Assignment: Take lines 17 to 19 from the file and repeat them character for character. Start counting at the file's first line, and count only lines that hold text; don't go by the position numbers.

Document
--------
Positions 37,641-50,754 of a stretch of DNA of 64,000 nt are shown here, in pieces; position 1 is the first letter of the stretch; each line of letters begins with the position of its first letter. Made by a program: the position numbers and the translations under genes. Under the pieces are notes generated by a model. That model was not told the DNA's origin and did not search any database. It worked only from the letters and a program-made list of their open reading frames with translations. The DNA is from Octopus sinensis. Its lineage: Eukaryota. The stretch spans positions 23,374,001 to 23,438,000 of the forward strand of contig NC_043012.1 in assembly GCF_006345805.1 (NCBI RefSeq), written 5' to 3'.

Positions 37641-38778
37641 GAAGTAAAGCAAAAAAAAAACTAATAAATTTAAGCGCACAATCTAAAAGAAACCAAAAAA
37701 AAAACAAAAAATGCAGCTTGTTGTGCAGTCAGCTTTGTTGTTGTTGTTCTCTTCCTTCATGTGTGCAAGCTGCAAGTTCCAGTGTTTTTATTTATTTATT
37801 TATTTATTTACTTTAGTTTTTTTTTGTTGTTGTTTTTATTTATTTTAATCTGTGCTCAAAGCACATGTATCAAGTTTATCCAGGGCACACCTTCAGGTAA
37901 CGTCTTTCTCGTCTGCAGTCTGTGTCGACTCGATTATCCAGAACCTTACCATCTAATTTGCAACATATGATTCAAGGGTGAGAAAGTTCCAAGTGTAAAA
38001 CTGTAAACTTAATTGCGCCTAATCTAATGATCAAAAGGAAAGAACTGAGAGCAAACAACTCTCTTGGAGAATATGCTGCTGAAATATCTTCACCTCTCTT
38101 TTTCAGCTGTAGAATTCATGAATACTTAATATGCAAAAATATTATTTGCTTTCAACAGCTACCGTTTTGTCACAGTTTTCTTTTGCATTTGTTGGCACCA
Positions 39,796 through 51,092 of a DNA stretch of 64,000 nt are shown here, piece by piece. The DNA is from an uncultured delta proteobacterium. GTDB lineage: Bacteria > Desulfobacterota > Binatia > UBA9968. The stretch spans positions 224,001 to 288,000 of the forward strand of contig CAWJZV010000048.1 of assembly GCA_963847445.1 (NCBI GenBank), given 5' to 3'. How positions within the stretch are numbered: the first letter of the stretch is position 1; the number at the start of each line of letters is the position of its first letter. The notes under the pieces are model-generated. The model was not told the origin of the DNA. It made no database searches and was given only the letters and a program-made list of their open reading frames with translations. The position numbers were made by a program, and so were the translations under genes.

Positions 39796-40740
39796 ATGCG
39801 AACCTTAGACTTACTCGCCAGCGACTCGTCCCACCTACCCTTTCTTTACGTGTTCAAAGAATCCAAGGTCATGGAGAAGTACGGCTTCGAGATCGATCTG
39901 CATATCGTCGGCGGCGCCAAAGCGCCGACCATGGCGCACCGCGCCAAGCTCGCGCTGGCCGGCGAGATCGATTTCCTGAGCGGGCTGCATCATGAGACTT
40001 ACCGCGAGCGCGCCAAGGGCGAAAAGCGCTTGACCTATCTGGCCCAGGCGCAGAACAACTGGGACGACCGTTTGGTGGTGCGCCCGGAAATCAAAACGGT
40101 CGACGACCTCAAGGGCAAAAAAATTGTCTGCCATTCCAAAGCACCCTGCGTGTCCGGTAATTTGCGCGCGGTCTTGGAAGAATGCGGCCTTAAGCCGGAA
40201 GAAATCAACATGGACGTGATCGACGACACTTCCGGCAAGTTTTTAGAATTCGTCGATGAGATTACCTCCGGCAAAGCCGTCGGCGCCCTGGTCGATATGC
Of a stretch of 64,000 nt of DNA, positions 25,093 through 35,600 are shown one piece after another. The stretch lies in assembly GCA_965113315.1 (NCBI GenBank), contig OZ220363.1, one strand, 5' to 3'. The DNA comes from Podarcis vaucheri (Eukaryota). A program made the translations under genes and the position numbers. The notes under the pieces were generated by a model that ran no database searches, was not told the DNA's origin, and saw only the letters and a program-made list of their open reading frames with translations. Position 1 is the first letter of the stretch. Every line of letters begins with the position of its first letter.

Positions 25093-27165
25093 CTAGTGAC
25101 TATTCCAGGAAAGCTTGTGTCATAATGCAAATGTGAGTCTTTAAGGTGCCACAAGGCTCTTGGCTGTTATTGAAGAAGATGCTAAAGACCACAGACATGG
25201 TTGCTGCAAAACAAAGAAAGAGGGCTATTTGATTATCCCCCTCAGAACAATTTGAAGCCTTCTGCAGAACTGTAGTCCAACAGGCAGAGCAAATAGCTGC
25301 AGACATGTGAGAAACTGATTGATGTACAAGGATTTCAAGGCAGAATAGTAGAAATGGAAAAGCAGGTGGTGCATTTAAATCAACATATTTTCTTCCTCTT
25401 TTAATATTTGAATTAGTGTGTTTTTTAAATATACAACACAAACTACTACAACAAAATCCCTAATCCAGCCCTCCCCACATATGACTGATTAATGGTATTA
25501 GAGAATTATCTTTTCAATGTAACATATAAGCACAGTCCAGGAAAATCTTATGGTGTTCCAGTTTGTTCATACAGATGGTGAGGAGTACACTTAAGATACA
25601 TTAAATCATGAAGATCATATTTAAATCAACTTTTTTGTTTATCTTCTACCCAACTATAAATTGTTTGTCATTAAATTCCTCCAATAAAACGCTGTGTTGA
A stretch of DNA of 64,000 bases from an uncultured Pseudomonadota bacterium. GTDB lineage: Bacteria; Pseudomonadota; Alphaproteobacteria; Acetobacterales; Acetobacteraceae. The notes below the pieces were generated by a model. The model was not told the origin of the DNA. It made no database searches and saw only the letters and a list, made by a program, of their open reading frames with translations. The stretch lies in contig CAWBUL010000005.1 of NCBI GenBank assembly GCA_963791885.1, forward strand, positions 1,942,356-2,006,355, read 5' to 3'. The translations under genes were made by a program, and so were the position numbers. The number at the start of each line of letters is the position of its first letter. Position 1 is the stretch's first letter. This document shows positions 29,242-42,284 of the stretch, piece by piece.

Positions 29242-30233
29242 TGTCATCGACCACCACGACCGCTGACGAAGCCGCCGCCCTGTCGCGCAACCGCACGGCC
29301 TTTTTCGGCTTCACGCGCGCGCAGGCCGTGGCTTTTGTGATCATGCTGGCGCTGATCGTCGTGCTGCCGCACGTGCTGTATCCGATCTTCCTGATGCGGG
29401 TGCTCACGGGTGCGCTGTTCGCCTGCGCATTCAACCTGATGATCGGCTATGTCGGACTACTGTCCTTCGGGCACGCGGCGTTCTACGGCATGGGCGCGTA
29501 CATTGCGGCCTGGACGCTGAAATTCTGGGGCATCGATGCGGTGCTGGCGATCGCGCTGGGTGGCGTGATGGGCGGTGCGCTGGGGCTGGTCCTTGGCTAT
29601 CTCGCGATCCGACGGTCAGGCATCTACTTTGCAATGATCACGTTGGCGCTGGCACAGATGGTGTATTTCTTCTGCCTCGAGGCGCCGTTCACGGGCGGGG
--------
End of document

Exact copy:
Of a stretch of 64,000 nt of DNA, positions 25,093 through 35,600 are shown one piece after another. The stretch lies in assembly GCA_965113315.1 (NCBI GenBank), contig OZ220363.1, one strand, 5' to 3'. The DNA comes from Podarcis vaucheri (Eukaryota). A program made the translations under genes and the position numbers. The notes under the pieces were generated by a model that ran no database searches, was not told the DNA's origin, and saw only the letters and a program-made list of their open reading frames with translations. Position 1 is the first letter of the stretch. Every line of letters begins with the position of its first letter.

Positions 25093-27165
25093 CTAGTGAC